So how does one go about getting a higher PageRank?  This is actually the simplest part to understand.  The more links to your page, the greater your PageRank.  The hard part is figuring out how to legitimately get more links to your page.  The way to do this varies greatly depending on your field.  If you make software for example, be sure to list your software on all the software download sites, many of which will let you link directly to your site.  You can submit to open internet directories such as  You can try to list your site on reputable forums in your area of interest.  If you have a good product and people start to notice, you may gain links from others as well such as being mentioned on a blog or newspaper site.  The greater the PageRank of the page that links to you, the more helpful it is to your page.

Relevant Keywords

If you want to show up well for certain phrases in search results, be sure you use those phrases on your site several times.  If you don’t have the phrase, don’t expect to be found when searching for it, no matter what your PageRank.  Hence, it is most important to decide what people might be trying to search for to find your product or service.  If you think people are going to search for “big hats”, then don’t use “Hats that are big” on your site.  Use the actual phrase that you think they will search on.  In general, the more you use a phrase, the better you do but there is a limit.  If you overuse, Google will catch on and actually penalize it.  A good rule of thumb is to make your site still read well to a human.  If it starts to sound weird, you are going too far.  The more unrelated text you have on your page, the more it will dilute the important words.

Keywords in the Page URL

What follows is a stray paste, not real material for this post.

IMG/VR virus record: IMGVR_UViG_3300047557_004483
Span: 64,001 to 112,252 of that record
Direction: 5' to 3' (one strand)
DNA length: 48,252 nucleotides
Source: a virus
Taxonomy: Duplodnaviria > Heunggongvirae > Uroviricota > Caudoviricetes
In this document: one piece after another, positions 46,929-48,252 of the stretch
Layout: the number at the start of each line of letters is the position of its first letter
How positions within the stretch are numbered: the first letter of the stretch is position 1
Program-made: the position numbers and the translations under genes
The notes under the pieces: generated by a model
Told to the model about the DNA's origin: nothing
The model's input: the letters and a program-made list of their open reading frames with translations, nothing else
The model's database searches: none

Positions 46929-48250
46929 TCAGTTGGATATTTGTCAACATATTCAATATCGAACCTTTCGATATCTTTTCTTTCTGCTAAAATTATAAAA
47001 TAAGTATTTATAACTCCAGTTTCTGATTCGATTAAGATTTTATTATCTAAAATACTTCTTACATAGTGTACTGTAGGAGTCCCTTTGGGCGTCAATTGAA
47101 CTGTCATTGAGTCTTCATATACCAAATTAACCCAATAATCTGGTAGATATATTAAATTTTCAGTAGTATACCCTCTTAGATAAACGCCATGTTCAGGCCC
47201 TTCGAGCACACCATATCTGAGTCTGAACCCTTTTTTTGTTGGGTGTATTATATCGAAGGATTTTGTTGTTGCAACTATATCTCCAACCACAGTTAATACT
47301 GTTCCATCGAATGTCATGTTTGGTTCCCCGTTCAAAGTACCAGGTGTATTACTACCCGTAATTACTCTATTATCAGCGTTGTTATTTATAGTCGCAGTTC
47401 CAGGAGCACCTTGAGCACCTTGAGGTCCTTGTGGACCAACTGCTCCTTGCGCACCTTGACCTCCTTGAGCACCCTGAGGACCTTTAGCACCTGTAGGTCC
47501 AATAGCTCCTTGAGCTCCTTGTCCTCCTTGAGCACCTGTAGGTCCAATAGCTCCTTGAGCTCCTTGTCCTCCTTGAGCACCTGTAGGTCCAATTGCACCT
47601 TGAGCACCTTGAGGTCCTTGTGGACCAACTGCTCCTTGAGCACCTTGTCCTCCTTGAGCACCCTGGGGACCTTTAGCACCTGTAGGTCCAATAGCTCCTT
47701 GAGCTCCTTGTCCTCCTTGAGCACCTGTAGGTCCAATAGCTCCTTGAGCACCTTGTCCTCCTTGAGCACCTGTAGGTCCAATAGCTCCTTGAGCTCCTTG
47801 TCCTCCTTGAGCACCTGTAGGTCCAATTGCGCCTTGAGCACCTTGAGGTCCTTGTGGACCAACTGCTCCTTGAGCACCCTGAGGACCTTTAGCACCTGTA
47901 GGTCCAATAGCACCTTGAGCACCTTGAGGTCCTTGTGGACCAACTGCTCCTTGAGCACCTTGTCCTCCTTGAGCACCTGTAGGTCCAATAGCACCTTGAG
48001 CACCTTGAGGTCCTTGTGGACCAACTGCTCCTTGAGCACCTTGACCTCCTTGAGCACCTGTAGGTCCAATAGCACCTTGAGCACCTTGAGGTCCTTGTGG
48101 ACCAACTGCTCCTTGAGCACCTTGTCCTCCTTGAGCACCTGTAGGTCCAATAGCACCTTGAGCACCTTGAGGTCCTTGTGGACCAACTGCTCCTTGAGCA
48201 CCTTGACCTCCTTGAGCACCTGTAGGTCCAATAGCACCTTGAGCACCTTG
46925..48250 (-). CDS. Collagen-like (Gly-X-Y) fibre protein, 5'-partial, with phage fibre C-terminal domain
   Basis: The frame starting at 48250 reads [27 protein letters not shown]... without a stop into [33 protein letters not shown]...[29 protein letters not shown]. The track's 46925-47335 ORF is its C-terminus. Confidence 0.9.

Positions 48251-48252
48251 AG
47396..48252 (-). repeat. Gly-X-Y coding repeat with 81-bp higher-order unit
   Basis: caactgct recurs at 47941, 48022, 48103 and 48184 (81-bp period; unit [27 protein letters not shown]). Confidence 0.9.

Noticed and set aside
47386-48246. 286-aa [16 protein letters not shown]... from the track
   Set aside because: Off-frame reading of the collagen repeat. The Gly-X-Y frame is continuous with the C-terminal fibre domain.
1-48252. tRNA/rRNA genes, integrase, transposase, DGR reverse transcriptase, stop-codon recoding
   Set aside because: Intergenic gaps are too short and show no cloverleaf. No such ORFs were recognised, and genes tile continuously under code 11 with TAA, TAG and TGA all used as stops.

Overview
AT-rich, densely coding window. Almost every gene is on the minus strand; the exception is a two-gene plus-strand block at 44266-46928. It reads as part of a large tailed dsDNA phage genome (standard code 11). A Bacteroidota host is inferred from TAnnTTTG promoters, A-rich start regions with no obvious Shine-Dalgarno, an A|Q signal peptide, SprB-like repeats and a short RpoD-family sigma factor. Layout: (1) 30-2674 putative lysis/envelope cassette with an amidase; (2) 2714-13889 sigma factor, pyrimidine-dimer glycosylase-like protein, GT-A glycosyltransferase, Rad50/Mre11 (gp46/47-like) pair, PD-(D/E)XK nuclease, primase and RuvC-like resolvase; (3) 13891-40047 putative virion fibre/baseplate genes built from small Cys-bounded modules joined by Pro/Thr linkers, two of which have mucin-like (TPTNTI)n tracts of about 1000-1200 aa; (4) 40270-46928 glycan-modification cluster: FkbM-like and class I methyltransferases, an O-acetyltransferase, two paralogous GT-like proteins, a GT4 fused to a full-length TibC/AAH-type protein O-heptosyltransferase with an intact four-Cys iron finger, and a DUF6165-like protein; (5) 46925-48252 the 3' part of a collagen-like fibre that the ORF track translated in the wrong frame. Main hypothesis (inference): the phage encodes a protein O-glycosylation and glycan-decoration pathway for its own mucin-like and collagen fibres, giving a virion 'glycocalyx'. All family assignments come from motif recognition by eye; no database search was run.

If you want to sell big hats and you make your page,  those keywords will do better in the search results with that page URL.  You can use dashes or not although dashes can help differentiate exact words.  Similarly, if you can buy a domain with the keywords that are most important to you, that can help even more.  You may want to use but would win the search results battle.

Link Keywords

Whenever you are able to get links, it is preferable to use your desired keywords in the link text, also known as anchor text.  This is the text that is displayed in the clickable link.  If you do this, those keywords will get a bonus in the search results.  Unfortunately, with many of your links, you may not have such control but whenever you do, try to utilize that benefit.

Title, Meta Description, and Meta Keywords

There are 3 more useful areas to be sure to use your most desired keywords.  The Title of the page is very prevalent to the human eye and also can get you a bonus in the search results for the words you use.  If you have multiple pages on your site, be sure to use appropriate titles on each page.  Remember that Google ranks pages, not sites.  The same goes for the meta description and meta keywords.  These are hidden items in the html of your page that only search engine robots will see.  Within the <body> tag of your html, you can add the following:
<meta name=”description” content=”Big Hats at great prices in the Washington D.C. Area”>
<meta name=”keywords” content=”big hats, washington d.c., dc”>

The meta description will also be shown in Google search results under your site so it is extra important to make that text short and descriptive to bring in visitors.  The meta keywords help guide Google by telling it what you think your page should do well on.  However, Google will make up its own mind on this so if you list keywords that aren’t found on your site, it won’t help.  Be sure these meta keyword suggestions are also in your page content.

Study the Enemy